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This View Will Change

Take a good look at the above photo and you'll see one property just behind the Plaza Court and to the left that doesn't fit well with Midtown in 2017. Boulevard Cafeteria was never an architectural masterpiece, but rather a tilt-up concrete one-story building with few windows built in 1976 that has no historic value whatsoever. What was great about Boulevard was the cafeteria inside - the people, the tradition, and food from another era that still made people happy until it finally shut down last year.

Midtown Renaissance bought the property, as expected, and last week filed for a permit to demolish the former cafeteria building. The property is a suburban style set-up surrounded by parking. So I doubt the demolition will get any serious opposition. I spoke with Chris Fleming, a partner in Midtown Renaissance, and he indicated they do not have any plans at the moment to develop the property. They instead want to clear the building to prevent it from becoming a blight to the neighborhood.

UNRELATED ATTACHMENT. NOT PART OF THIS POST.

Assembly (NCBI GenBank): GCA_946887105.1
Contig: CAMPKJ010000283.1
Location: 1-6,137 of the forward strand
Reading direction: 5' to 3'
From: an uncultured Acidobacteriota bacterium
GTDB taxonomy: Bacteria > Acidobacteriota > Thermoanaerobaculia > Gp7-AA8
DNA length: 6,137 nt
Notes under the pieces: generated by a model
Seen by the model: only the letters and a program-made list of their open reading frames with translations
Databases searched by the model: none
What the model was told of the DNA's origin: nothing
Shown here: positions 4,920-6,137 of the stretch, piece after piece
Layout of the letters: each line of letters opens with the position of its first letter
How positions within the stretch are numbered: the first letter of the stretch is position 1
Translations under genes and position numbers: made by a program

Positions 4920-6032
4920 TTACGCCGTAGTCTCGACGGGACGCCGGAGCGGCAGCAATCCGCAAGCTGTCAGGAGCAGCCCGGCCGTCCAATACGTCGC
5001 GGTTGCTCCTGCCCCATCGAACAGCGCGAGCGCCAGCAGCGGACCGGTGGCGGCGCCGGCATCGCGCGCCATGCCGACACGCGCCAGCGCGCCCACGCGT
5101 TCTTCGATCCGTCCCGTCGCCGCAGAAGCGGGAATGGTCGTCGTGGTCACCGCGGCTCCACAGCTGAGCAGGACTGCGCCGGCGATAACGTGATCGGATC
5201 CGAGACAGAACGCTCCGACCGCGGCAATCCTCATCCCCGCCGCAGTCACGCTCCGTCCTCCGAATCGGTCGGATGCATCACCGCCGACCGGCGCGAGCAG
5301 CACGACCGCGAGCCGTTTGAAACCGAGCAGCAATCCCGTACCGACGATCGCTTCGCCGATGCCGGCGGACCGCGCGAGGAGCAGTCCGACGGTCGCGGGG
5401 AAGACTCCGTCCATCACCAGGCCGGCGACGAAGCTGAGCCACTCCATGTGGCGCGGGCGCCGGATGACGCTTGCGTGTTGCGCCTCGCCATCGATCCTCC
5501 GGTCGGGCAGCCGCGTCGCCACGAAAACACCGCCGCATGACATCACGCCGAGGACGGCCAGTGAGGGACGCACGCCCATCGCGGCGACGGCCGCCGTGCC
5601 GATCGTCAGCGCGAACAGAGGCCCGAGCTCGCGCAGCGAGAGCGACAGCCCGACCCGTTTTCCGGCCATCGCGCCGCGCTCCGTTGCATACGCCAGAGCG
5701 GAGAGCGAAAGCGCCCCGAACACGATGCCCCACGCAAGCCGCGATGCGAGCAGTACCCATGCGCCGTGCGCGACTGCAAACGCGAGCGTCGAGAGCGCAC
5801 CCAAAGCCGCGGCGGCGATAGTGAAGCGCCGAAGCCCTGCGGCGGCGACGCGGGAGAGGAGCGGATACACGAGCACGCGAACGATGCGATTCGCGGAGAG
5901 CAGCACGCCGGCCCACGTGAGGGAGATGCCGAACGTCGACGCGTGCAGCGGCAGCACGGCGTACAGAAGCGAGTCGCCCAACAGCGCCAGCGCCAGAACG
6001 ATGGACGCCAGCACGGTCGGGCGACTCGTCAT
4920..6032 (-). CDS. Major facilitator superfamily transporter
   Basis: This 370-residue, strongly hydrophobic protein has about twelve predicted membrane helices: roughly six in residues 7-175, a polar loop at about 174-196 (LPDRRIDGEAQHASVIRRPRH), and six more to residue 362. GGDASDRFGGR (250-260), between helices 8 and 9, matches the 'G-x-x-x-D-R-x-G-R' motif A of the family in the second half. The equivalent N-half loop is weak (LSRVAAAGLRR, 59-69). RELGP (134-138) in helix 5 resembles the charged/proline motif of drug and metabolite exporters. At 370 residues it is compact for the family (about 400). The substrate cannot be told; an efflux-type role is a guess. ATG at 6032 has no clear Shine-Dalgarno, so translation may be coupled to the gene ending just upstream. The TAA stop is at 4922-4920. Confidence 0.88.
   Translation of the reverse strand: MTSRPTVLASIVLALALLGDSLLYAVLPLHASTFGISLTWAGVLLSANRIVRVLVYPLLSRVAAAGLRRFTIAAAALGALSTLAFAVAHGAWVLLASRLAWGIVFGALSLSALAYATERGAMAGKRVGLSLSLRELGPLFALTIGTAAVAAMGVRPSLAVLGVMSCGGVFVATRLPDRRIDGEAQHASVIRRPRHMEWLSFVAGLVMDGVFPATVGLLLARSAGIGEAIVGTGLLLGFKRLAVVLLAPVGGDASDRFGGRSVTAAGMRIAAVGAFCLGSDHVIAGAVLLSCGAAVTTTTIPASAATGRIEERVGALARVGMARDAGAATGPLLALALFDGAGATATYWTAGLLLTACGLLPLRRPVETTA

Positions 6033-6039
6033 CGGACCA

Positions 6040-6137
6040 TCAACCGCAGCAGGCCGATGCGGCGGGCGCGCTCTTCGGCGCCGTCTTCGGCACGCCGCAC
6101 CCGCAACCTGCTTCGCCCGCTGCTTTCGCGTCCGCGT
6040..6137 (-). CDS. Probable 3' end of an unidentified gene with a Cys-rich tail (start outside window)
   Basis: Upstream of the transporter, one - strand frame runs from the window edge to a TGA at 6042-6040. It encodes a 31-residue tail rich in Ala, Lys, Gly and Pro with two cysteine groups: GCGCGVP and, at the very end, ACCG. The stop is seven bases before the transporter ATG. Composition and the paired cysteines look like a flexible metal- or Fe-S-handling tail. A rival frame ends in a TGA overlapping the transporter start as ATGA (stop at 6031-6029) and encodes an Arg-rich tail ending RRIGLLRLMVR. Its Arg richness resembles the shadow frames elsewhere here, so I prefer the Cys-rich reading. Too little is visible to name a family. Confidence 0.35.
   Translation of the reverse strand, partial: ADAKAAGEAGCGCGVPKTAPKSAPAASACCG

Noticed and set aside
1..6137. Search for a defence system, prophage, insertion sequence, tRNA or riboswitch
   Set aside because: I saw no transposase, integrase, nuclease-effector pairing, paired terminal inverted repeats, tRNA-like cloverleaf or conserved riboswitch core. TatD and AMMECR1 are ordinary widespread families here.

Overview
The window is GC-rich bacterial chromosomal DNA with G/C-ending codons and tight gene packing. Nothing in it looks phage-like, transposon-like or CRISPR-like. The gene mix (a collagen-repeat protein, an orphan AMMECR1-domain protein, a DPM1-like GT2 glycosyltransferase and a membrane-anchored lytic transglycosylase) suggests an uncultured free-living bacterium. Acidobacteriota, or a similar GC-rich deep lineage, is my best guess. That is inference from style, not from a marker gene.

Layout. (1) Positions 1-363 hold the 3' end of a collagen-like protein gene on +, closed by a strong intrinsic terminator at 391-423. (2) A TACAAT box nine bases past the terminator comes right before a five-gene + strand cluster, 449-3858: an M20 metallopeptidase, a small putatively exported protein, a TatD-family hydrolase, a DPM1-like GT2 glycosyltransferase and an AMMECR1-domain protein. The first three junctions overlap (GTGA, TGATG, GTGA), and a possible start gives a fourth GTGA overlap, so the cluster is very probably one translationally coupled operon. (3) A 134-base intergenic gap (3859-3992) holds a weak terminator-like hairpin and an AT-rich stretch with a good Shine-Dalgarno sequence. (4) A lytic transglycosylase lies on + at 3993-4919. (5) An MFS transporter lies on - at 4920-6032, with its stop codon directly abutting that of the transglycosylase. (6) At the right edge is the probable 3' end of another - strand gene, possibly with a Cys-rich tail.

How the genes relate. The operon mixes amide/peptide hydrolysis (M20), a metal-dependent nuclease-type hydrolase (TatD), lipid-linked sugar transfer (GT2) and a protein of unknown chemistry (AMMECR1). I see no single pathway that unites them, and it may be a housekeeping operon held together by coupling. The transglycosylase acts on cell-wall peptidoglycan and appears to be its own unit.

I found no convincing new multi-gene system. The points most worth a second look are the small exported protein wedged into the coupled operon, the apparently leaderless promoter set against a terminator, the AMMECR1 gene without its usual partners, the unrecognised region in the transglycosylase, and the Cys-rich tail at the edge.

I'm not entirely convinced our Midtown folks are clueless as to what's next. As they prepare to demolish the buidling, they are also filing applications to close alleys through the site. The property is in an attractive position, surrounded by The Edge apartments to the north, retail to the east along Walker, and the historic Plaza Court to the south. Look at the photo at the start of this post and you'll see how much a dense development on this site could really change the vibe, feel and scale of Midtown. I am betting the site at 525 NW 11 will be developed within the next few years, if not sooner, into a mix of retail and housing.

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Steve Lackmeyer

Steve Lackmeyer is a reporter, columnist and author who started his career at The Oklahoman in 1990. Since then, he has won numerous awards for his coverage, which included the 1995 bombing of the Alfred P. Murrah Federal Building, the city's... Read more ›